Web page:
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How can independent fiscal institutions support the resilience of public finances?

By Scott Cameron, Stéphane Jacobzone and Lisa von Trapp (OECD Directorate for Public Governance); Jörg Haas, Łukasz Rawdanowicz and Sébastien Turban (OECD Economics Department).

Public finances will face significant challenges after the Covid-19 crisis and due to the consequences of the Russian invasion of Ukraine. Government debt has reached the highest levels in decades, albeit interest payments are at historical lows. Population ageing and climate change will weigh on government budgets. Fiscal policy may also need to provide more macroeconomic stabilisation if monetary policy remains constrained by low interest rates.

While providing adequate responses to these challenges, governments will confront political economy biases. These biases have contributed in the past to higher deficits, a tendency towards short-termism (e.g. by cutting public investment disproportionately after the Global Financial Crisis (GFC)), and a procyclical fiscal policy stance.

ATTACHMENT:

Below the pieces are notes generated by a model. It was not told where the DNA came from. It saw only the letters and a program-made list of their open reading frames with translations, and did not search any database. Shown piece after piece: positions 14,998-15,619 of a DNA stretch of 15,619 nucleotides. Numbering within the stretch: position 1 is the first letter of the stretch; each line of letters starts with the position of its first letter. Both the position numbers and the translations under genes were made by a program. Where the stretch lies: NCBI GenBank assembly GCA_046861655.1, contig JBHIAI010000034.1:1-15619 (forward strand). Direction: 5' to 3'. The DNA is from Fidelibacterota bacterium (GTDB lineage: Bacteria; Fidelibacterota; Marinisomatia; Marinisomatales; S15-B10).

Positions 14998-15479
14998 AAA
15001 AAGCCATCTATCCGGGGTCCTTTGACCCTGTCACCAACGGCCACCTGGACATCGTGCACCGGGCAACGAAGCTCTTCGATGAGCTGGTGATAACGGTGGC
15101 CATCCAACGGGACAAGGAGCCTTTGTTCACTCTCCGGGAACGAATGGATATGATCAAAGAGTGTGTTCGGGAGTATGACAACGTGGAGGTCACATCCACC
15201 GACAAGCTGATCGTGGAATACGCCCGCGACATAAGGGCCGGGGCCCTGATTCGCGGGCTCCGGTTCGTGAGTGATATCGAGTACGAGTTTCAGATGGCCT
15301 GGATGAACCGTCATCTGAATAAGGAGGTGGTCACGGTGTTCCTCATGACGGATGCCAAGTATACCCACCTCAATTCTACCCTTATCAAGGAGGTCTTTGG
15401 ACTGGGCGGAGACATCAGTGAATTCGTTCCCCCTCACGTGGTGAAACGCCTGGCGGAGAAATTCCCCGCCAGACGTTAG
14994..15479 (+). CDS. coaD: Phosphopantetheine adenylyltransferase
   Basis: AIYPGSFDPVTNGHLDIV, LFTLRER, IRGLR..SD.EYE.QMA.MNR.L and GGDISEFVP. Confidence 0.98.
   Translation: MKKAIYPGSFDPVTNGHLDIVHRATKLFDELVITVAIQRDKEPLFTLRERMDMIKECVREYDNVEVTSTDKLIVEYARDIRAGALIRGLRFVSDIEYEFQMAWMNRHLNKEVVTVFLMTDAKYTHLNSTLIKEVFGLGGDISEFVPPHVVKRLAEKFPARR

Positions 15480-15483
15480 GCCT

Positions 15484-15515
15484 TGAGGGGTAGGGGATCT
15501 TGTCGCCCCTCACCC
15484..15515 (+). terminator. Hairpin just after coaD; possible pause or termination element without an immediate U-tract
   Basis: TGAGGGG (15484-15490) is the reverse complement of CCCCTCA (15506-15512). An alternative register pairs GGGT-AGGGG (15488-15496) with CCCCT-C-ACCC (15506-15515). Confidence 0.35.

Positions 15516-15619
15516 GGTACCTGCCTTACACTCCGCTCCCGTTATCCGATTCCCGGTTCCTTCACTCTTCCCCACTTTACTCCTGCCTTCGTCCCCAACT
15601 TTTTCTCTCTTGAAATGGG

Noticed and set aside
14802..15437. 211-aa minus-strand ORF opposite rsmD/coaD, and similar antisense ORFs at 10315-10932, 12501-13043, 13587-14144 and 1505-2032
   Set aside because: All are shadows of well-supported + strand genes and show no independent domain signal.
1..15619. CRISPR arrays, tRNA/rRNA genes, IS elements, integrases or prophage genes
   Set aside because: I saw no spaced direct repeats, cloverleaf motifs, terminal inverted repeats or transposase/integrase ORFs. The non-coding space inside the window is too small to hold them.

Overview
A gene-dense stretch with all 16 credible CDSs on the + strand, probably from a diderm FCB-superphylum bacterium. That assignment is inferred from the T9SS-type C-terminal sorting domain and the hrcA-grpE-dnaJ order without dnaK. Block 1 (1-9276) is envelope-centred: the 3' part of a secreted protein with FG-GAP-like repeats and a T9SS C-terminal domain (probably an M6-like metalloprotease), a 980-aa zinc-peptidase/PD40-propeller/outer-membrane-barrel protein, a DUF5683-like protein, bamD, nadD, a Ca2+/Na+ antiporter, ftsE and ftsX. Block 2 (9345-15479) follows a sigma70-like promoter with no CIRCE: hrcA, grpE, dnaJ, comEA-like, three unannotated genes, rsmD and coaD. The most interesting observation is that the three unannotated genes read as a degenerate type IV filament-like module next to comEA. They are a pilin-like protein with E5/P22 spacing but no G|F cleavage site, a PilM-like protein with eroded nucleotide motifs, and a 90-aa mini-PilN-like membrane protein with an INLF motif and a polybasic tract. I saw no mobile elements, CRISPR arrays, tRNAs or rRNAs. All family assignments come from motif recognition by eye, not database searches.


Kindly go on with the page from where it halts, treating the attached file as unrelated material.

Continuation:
In this blog post, building on our recent paper: Constraints and demands on public finances: Considerations of resilient fiscal policy (Rawdanowicz et al., 2021), we discuss how credible and transparent fiscal frameworks can contribute to sustainable fiscal policies by minimising those biases. In particular, we focus on independent fiscal institutions (IFIs), reviewing their increasing popularity and taking stock of recent country experiences.

What are IFIs?